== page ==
07 April 2006

Just so you know where to find me.

I got one rejection too many today, so I'm going to take the pseudonym "Stephen King" and move to Maine.

It will be fun, she said wistfully, until the authorities kick the door in.


Anne Dillon wrote this in "The Writing Life:"

"The line of word is a hammer. You hammer against the walls of your house. You tap the walls, lightly, everywhere. After giving many years' attention to these things, you know what to listen for. Some of the walls are bearing walls; they have to stay, or everything will fall down. Other walls can go with impunity; you can hear the difference. Unfortunately, it is often a bearing wall that has to go. It cannot be helped. There is only one solution, which appalls you, but there it is. Knock it out. Duck."

I was able to knock out some bearing walls after reading that, though it feels pretty awful right now. I'm trying to get the story rebuilt and that's what needs to be done. I know it does work, eventually, and I will get a better story for it. Just hard to believe that at this juncture.

I do hate being so close to the story that I don't know what to do with it or how to proceed, and then I start questioning every decision I make with the MS, and then I start wondering if I'm just doing everything wrong and I should just go back to school and be a mechanic.

Haven't gotten to the point where I have scrapped everything yet. But I have been taking an awful long break from the MS during the last two weeks. Not liking that too much.


Lizzy said...

Do you ever do like I do, and write a chapter (or a whole book) and say to yourself, "this is good," and the next time you look at it you say, "this sucks," and revise, and on and on, ad infinitim? (I have no idea if I spelled that word right. Never took Latin).

You have a lot of guts to do the 90 sec pitch. Question: why did you go for the agent crit instead of an editor crit?

Melinda said...

Girl, I do that all the time! After a while I get to that tricky point where the chapter's no longer sucky, and it looks good, but that's when the real work starts. Because then I start getting really lazy on that stuff, thinking, "Aw, it's good enough," but it STILL NEEDS WORK. It's astonishing how much work a book needs. You could revise forever, except there's always another book coming along that wants your attention.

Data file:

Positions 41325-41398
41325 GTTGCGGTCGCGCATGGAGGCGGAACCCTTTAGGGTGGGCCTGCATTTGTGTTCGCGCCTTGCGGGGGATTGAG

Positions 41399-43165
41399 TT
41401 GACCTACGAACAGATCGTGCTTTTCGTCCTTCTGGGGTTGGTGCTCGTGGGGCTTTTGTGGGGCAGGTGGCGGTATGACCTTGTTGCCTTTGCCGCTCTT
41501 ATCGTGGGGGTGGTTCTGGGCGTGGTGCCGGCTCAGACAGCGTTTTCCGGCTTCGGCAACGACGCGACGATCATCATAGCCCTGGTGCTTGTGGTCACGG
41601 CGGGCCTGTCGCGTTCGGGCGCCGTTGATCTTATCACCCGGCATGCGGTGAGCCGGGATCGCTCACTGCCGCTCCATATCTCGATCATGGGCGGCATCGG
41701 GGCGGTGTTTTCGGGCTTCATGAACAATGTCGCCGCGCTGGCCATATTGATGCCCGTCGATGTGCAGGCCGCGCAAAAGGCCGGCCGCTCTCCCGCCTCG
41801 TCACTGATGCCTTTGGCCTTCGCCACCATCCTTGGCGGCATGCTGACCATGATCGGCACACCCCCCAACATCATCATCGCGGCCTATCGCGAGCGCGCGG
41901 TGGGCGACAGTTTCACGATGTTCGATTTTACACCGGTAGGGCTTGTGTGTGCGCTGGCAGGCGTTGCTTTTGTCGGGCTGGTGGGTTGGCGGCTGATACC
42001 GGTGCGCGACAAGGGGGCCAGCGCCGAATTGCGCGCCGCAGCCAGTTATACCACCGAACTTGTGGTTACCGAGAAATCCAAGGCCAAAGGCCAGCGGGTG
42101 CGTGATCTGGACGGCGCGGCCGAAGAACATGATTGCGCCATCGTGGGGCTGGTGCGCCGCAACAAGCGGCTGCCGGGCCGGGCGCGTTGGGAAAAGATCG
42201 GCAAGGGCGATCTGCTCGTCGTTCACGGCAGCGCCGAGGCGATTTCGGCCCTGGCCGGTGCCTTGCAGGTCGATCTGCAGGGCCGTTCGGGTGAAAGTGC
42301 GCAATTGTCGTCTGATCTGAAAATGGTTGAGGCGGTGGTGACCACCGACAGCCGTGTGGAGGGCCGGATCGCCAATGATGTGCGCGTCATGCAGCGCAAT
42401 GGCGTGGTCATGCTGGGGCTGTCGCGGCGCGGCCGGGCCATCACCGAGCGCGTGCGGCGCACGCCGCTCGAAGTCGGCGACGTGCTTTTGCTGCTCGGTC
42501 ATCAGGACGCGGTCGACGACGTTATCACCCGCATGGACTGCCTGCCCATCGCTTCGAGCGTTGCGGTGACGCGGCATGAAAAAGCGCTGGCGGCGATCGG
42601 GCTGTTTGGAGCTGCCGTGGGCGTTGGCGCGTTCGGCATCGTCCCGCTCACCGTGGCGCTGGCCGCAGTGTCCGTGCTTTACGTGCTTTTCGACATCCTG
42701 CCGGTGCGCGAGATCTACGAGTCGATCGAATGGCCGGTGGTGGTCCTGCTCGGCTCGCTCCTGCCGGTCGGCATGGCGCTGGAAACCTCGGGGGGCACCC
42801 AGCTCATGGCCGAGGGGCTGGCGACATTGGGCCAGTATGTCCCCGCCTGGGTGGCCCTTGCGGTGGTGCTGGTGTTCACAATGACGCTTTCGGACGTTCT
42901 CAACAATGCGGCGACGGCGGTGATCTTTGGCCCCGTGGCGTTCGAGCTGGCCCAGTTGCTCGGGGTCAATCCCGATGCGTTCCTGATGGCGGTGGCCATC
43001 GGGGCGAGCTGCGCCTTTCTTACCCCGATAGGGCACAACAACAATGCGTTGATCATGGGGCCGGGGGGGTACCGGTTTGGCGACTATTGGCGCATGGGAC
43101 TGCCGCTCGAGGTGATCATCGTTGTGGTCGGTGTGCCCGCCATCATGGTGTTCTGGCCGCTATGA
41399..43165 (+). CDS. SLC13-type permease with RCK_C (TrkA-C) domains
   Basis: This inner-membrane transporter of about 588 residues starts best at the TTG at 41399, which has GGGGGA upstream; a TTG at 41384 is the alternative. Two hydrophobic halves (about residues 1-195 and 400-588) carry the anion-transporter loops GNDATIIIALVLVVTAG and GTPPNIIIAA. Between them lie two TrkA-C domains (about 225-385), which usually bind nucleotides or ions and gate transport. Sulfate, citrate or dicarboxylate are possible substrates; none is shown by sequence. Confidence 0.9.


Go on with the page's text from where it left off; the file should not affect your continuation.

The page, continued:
Actually, I've already gotten a critique from the editor who's going to be at the conference (I got the crit from her last year, then met her once again after that). I'm really interested in writing for her house and maybe she knows it. But at the same time, the agent is one I haven't met before, who has a good list, though unfortunately I'm not sure if I'm the best match for her list. I basically want to meet with her and see what we have to offer each other. I don't want to pass up the chance to expand my network a little bit. Also, I could use an agent. Even if she's not interested in taking me on, perhaps she could refer me to someone who would be.


Lizzy said...

Oh, did she critique your raccoon book? (I'll be attending the MWG conference, and I saw the link to your website with your sample chapters on the JWKC site. Very cool.)

Melinda said...

Actually, no, she'll be critiquing The Symphonians, my novel about love, music, and abuse. It's my best story because I revised the absolute heck out of it.

But you know, one of the 90 second pitches is from Leavetaking, my first raccoon novel that I'm whining a lot about. But the other 90 second pitch is from Symphonians and has some good fireworks. I really am thinking about using that one.

I'm glad you'll be at the MWG conference. I think you will be glad too!